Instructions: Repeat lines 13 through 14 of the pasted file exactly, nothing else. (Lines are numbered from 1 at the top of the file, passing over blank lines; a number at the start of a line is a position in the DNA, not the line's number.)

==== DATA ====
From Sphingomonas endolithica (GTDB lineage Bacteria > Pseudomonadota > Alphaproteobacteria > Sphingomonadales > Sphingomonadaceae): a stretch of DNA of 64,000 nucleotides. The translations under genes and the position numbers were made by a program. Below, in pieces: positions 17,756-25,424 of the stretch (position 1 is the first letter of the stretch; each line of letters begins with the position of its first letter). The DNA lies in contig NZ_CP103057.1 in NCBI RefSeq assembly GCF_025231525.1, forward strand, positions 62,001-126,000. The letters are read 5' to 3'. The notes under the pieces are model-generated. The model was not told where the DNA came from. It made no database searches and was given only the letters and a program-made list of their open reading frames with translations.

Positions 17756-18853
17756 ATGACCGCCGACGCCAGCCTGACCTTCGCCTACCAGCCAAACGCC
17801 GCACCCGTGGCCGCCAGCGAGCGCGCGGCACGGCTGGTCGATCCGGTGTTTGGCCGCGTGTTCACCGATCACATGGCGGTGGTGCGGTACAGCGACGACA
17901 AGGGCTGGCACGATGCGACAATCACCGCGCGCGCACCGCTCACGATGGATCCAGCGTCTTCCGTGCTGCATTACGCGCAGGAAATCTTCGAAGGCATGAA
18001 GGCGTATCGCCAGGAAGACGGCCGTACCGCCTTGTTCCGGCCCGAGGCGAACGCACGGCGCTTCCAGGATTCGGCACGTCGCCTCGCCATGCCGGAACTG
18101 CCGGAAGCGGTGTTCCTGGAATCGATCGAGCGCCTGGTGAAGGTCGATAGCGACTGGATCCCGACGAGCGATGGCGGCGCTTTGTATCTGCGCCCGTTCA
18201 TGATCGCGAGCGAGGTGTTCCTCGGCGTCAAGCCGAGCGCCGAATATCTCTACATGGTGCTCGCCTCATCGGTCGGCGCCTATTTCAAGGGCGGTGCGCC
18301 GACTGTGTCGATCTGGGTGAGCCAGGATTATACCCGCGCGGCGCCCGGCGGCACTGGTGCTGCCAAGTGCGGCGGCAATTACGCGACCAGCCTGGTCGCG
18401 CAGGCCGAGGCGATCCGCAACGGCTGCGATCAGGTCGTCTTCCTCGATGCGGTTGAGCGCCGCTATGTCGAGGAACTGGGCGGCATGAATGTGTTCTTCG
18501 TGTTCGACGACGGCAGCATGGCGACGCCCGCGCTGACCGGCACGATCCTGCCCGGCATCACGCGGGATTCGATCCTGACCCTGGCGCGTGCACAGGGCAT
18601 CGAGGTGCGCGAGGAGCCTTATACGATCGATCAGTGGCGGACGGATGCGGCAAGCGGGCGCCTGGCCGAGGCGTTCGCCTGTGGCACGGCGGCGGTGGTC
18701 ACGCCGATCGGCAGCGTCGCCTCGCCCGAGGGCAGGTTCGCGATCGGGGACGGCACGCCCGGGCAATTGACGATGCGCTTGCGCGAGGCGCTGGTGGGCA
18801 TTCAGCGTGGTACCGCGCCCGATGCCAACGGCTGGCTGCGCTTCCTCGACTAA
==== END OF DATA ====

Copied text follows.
18701 ACGCCGATCGGCAGCGTCGCCTCGCCCGAGGGCAGGTTCGCGATCGGGGACGGCACGCCCGGGCAATTGACGATGCGCTTGCGCGAGGCGCTGGTGGGCA
18801 TTCAGCGTGGTACCGCGCCCGATGCCAACGGCTGGCTGCGCTTCCTCGACTAA